STONEHAM –Treasurer Bee Russo and members of the Stoneham Historical Society and Museum (SHSM) are pleased to share that they have raised $123,312 of the $150,000 fundraising goal to preserve the historic “Stoneham, Yesterday and Today” mural by Artist and United States Marine Corps Veteran Richard M. Gibney.
In 1968 Gibney was commissioned by the then Middlesex County National Bank to paint “Stoneham, Yesterday and Today” to be displayed at the Main Street building.
The vignettes within the mural depicted a cordwainer in his “10 footer” shoe shop; a stagecoach on the turnpike, now Main Street, with the First Congregational Church on the village green; the railroad station with a Union soldier; a bare-knuckle boxing match on Great Island in Spot Pond; the grounds of the former New England Memorial Hospital; and surveyors and the building of I-93.
Gibney, a native of Saratoga, New York, enlisted in the Marine Corps in 1942 and was assigned to the First Battalion, 18th Marines, Second Marine Division. He trained as a demolition engineer and participated in the USMC Combat Artist Program.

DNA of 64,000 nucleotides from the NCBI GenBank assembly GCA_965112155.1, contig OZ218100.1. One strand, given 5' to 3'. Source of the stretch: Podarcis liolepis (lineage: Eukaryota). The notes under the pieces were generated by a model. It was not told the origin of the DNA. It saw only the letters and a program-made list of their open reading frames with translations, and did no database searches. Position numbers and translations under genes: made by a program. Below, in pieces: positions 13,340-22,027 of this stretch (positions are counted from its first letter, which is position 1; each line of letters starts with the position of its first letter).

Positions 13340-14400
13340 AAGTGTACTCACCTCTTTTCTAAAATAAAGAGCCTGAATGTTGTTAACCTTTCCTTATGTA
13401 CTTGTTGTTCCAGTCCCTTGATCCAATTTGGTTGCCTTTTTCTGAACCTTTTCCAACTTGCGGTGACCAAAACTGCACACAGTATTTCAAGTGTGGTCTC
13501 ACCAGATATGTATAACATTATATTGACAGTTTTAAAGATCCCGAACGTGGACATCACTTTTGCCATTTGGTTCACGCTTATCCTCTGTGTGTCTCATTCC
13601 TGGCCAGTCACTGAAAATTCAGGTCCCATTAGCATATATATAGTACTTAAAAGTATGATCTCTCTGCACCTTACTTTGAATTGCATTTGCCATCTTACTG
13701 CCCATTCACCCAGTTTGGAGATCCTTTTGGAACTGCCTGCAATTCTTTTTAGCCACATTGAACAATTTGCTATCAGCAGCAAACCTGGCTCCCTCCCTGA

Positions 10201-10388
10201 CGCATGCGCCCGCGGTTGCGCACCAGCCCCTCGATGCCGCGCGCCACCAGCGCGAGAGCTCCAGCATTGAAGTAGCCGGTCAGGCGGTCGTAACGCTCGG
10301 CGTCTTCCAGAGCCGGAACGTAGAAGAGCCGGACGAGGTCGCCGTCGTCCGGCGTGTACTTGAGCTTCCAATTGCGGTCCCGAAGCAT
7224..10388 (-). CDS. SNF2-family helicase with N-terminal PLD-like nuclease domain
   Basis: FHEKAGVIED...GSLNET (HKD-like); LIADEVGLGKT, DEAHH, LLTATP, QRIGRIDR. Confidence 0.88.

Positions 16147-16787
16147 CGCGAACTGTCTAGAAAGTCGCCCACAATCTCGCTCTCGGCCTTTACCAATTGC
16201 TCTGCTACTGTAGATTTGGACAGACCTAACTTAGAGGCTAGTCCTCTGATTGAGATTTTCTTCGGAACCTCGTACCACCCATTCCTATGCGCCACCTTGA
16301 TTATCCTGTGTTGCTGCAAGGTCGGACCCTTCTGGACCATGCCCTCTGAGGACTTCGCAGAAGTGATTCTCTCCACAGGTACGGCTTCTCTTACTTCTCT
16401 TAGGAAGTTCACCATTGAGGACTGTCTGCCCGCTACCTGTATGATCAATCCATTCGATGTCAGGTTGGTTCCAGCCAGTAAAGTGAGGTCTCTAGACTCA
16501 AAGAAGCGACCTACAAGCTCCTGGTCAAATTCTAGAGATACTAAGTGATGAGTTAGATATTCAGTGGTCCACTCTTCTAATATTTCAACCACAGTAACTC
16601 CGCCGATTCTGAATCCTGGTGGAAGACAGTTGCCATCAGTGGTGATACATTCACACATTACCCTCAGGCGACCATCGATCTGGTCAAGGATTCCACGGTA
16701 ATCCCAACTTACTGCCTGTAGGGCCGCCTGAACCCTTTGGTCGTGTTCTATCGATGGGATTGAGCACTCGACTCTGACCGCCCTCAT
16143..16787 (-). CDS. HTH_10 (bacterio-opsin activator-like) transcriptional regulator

Throughout his service, Gibney saw and painted combat during many battles in the South Pacific. He took part in multiple landings, including at Tarawa and Saipan, and was a survivor of the Westlock Tragedy during which the ship he was on sustained severe damage during an explosion. Gibney was sketching at the time and avoided serious injury.
Today, well over 100 of his original works are cataloged in the National Museum of the Marine Corps in Triangle, Virginia. Gibney is also featured in the 2000 PBS documentary They Drew Fire, which highlighted combat artists in World War II.
The SHSM has also sponsored a flag in Gibney’s honor as a part of Stoneham’s Field of Honor, available for public viewing through Sunday, Nov. 12.
Saving the Stoneham Mural
Under the ARTchiving Stoneham initiative, the SHSM aims to preserve and conserve historically and culturally significant pieces of artwork in the Stoneham community.
The SHSM secured ownership of the “Stoneham, Yesterday and Today” mural ahead of the sale of the Main Street Bank of America branch. The mural was professionally removed from the walls of the bank in January 2022 by Gianfranco Pocobene, Chief Conservator of the Isabella Gardner Museum, and is currently being cleaned and restored by Pocobene Studio.
The expectation is for the mural’s three panels, totaling 45 feet, to be displayed in the newly renovated Stoneham Historical Society and Museum, located at 36 William St. in early 2024.
To date, the SHSM has raised $123,312 of its $150,000 fundraising goal to preserve the historic mural through grants and generous private donations. Donations range from $10 to $10,000. To donate, click here.